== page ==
Bombardier has been working with the University of Victoria and Canadian consultancy Quaternion on its EcoJet R&D project, which is exploring blended wing body designs to reduce the climate-impact of future business jet aircraft.
The EcoJet program was launched around 15 years ago and aims to halve aircraft emissions through a combination of aerodynamics efficiency improvements, new propulsion systems and other technologies.
Bombardier engineers flew EcoJet’s first prototype in 2017 – an unmanned 7% scaled aircraft with an 8ft (2.5m) wingspan. A second prototype, with an 18ft (5.4m) -span was revealed last year and has been flying since 2022.
The flight test campaigns have been exploring the prototypes’ behavior in free flight and aim to refine the blended wing body design’s radically different flight control laws.
The company said this week it has been working with engineers from the University of Victoria’s Centre for Aerospace Research (CfAR) and British Columbia’s SME Quaternion Aerospace in Canada on the scaled test vehicles it has been using for EcoJet.
The work on the design and fabrication of the EcoJet flight test vehicles has involved multidisciplinary teams of Bombardier engineers and technicians, along with researchers, engineers and students.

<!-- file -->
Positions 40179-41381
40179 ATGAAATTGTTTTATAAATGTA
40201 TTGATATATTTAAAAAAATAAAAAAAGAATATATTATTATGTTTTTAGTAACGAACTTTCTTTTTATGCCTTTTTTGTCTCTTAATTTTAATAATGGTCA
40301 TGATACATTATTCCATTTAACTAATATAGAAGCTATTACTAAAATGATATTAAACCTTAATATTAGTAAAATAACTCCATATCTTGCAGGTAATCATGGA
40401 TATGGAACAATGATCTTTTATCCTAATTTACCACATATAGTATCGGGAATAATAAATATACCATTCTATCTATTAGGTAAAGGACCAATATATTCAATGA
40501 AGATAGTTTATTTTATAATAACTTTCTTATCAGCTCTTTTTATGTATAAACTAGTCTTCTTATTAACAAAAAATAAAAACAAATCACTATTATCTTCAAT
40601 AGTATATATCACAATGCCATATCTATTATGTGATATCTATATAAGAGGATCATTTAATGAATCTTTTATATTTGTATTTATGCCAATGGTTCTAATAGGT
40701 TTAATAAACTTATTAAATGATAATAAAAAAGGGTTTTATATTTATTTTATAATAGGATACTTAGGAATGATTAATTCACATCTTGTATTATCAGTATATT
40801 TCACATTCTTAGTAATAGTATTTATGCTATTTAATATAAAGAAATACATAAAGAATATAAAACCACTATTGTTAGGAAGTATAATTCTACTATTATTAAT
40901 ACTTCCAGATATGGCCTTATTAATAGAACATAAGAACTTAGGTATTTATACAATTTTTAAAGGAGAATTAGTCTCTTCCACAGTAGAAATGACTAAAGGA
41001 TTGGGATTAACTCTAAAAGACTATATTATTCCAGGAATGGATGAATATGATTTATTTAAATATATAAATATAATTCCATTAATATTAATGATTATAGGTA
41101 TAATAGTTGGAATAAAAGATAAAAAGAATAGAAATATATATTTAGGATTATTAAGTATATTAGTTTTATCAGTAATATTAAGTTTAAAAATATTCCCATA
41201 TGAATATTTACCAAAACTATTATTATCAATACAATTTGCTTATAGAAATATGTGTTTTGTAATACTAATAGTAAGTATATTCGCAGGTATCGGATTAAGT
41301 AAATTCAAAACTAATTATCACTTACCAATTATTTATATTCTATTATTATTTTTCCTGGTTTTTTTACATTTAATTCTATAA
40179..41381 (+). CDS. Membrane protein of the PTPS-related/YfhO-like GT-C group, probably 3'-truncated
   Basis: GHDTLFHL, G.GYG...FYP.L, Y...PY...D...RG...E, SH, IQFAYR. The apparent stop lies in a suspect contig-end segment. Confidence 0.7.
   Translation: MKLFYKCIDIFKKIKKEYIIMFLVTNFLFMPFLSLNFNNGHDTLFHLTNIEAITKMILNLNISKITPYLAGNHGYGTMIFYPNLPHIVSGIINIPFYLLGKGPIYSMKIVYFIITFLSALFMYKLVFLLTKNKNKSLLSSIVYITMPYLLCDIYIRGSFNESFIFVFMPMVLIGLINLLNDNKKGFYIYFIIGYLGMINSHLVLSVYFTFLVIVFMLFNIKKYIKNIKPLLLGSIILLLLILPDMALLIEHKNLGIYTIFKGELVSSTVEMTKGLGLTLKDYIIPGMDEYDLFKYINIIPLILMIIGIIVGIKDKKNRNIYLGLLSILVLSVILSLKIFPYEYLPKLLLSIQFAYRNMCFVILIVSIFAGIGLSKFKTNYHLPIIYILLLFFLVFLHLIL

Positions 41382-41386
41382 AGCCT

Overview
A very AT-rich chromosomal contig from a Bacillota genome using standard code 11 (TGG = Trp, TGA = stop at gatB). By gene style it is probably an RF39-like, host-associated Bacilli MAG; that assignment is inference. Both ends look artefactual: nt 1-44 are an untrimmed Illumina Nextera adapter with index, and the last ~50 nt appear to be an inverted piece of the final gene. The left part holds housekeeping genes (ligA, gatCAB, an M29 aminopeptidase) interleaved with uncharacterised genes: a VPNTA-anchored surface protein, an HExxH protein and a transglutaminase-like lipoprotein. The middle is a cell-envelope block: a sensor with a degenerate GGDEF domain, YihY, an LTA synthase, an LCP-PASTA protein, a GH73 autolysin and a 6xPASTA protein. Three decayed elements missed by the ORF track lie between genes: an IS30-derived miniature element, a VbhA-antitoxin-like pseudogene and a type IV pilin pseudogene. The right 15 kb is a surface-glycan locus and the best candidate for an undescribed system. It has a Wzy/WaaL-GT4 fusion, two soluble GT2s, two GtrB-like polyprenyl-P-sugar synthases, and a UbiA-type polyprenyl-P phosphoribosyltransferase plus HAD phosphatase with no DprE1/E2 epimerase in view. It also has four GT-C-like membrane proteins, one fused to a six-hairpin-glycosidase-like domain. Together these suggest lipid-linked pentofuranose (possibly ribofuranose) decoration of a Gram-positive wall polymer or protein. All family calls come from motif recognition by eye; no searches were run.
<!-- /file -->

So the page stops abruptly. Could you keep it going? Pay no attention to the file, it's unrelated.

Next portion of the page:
Stephen McCullough, senior vice president of engineering and product development, Bombardier said, “We are proud to support forward-looking aerospace research while involving a broad network of academic institutions.
“Now that we have publicly disclosed some aspects of the first phases of the EcoJet flight-testing program, it is important for us to give credit and to share the phenomenal response with our partners who are instrumental to this dimension of the research project.
Afzal Suleman, Canada research chair and director and professor at the CfAR at the University of Victoria said, “Our work with Bombardier represents the most significant research partnership in our history.
“Through this collaboration, our students and researchers are gaining critical real-world skills while helping to push forward the frontiers of sustainability and redefining the boundaries of what is possible for the future of the global aviation industry.”